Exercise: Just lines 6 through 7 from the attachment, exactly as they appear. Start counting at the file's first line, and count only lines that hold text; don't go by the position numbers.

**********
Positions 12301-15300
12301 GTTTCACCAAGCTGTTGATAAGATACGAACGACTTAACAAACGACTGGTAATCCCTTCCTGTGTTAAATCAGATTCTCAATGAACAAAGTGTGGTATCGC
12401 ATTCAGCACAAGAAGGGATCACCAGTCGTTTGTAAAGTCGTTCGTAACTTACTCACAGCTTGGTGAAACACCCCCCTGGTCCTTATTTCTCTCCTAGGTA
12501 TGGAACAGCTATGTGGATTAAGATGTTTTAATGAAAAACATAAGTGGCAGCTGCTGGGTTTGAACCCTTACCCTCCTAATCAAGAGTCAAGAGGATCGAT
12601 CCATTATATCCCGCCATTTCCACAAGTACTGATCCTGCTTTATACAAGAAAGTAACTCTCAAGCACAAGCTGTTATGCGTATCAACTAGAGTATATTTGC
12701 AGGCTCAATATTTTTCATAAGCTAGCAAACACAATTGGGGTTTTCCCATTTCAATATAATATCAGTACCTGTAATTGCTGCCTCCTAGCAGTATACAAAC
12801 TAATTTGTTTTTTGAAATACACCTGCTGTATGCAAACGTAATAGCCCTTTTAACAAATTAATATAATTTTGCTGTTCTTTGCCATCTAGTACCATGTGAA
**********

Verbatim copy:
12701 AGGCTCAATATTTTTCATAAGCTAGCAAACACAATTGGGGTTTTCCCATTTCAATATAATATCAGTACCTGTAATTGCTGCCTCCTAGCAGTATACAAAC
12801 TAATTTGTTTTTTGAAATACACCTGCTGTATGCAAACGTAATAGCCCTTTTAACAAATTAATATAATTTTGCTGTTCTTTGCCATCTAGTACCATGTGAA